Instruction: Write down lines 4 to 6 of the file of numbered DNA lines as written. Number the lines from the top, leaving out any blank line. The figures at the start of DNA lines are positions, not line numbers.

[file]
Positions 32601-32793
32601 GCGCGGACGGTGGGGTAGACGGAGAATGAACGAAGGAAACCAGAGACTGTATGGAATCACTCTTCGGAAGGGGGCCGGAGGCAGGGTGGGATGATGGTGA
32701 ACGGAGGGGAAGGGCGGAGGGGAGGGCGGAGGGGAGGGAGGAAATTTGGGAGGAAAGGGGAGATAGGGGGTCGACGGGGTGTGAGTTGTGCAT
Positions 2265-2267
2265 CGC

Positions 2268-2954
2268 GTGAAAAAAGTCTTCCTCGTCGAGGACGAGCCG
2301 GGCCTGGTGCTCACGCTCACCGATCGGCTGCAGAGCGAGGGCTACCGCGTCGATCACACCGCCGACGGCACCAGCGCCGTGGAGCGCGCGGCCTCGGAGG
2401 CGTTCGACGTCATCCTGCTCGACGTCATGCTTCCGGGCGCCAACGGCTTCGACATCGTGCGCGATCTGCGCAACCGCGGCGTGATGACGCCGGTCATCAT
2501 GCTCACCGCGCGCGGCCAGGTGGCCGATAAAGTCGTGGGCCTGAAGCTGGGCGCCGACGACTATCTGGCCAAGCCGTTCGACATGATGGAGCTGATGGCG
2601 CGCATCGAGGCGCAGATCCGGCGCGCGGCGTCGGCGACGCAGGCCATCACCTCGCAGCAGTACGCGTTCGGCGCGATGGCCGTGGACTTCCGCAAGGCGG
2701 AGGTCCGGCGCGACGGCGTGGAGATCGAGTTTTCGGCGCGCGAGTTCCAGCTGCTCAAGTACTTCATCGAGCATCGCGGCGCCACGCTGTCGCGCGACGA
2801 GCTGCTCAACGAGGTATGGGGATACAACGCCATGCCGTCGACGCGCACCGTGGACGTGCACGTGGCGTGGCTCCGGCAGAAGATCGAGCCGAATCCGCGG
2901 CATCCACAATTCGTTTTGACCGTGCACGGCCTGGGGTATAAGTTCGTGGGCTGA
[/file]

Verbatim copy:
Positions 2265-2267
2265 CGC

Positions 2268-2954